Do You Need a Grantor or a Non-Grantor Trust?
Setting up an irrevocable or a revocable trust can be a great way to protect your assets and plan for the future. But did you know that aside from irrevocable and revocable, there are other factors that indicate what type of trust you have? All of these types of trusts offer different benefits and may impact trust administration.
In this quick guide, you’ll learn the difference between a grantor trust and a non-grantor trust. We’ll also cover some potential benefits of each, what implications each type has for taxes, and how you can decide what type of trust is right for you.
What Is a Grantor Trust?
The Internal Revenue Code notes that a grantor trust is created when the grantor retains controlling power over the assets or income of the trust. The grantor is the person who establishes the trust and often the person who funds it. Other terms for grantor include creator, trustor, and settlor.
For example, imagine that Mike creates a trust and funds it with $500,000. Mike maintains control over the assets. He might make decisions about how the funds are invested and when income or funds can be dispersed and to whom. This makes the trust a grantor trust.
If the trust is a revocable trust, Mike also retains the benefits of the assets and income. In short, he acts as the beneficiary of the trust. At any point, though, Mike can change the beneficiary of the trust to someone else.
Benefits of a Grantor Trust
Grantor trusts are popular because they come with a variety of benefits. Most of the benefits are related to the control that the grantor retains over the trust and the assets within it. Some potential benefits of a revocable grantor trust include:
- The grantor can change the beneficiary. The grantor can make changes to the beneficiaries of the trust when desired. In the hypothetical example above, Mike set up a trust with himself as the beneficiary. Imagine that Mike gets married and wants to add his wife as a beneficiary; with a revocable grantor trust, this is possible.
- The grantor can revoke the trust. A revocable trust is one that can be altered or undone in the future. If a grantor creates such a trust, they can undo it later, providing ample flexibility for the future.
- The grantor can manage the assets. As the grantor of a grantor trust, you retain control over how the assets are managed. That can be important if you want to grow the wealth in the trust a certain way or ensure the assets are used for specific things during your lifetime.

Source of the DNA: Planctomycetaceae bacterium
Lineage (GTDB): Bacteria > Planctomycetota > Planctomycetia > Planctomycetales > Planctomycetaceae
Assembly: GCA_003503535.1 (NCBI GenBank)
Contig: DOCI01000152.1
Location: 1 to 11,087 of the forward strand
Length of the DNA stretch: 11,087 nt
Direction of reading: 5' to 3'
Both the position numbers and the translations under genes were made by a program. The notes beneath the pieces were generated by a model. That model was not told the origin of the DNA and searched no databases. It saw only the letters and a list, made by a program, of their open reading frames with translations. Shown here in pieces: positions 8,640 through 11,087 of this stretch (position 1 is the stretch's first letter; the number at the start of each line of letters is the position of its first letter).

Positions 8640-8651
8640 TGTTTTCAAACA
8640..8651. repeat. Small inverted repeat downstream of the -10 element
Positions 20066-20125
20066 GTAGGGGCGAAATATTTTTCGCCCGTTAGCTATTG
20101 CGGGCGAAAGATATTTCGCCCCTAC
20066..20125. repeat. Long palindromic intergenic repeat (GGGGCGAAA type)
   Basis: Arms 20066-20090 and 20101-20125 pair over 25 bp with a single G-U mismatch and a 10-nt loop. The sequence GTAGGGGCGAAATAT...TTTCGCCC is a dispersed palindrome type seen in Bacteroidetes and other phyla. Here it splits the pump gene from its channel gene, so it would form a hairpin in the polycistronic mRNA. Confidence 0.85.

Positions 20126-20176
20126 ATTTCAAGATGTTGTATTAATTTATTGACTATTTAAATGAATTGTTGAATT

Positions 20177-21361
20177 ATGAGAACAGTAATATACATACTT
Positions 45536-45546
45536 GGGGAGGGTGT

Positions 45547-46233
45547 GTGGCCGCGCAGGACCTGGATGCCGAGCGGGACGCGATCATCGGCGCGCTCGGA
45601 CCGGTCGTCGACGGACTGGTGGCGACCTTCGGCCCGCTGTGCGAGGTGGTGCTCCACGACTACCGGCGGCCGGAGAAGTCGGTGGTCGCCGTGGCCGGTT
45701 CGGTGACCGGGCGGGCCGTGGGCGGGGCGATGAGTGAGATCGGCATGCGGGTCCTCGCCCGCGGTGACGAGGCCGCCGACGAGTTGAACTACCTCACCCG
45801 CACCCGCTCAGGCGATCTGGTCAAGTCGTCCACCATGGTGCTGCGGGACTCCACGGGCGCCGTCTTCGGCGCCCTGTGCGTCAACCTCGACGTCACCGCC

According to the IRS, all revocable trusts are grantor trusts. You can, however, have an irrevocable trust that is treated as a grantor trust in certain cases.
What Is a Non-Grantor Trust
If a trust doesn’t meet the definition of a grantor trust, it is considered a non-grantor trust. The person who established the trust doesn’t retain any rights to control the assets within the trust. Instead, they create trust parameters that govern how the trust is administered.
For example, imagine that Mike gets divorced. He wants to provide for the children from his marriage and his ex-wife in a way that allows him to retain tax savings while also protecting the assets from any future person his wife might marry. Mike could set up a non-grantor trust with his ex-wife and children as beneficiaries.
One of the main benefits of a non-grantor trust is the tax implications for the grantor.
The Tax Differences Between Grantor and Non-grantor Trusts
It’s important to work with a legal or tax professional when considering the exact details of taxes and trusts. These matters can be complex, and it’s obviously important to ensure you have all the details right before you commit to legal structures or other estate-planning or trust-creation decisions.
That being said, there is one major tax difference between grantor and non-grantor trusts that is fairly straightforward. A non-grantor trust is a different taxpayer than the grantor. It must have its own Tax ID Number, and the income of the assets within the trust is taxed to the trust.
However, a grantor trust is taxed to the grantor. That means the grantor continues to be responsible for the taxes on the income of the assets in the trust. This is generally a good thing because the grantor’s tax bracket is almost certainly much more favorable than trust tax brackets.
The Internal Revenue Code has a lot to say about what factors make a grantor trust and when grantors are responsible for the taxes on the income of assets in a trust. You can’t, for example, establish what you call a non-grantor trust to avoid income tax issues and then attempt to maintain a certain level of control over the assets.
How Do You Know What’s Right for You?
Understanding what type of trust is right for you is only the first decision in a line of decisions you’ll need to make when setting up trusts. Because these decisions require considering fairly complex legal, financial, and tax matters, it’s typically a good idea to work with an experienced estate planning and trust attorney.
Your attorney can consider your needs and goals and help you understand what types of trust are right for you. Get started today by calling the Stone Arch Law Office at 612-502-5746 to make an appointment.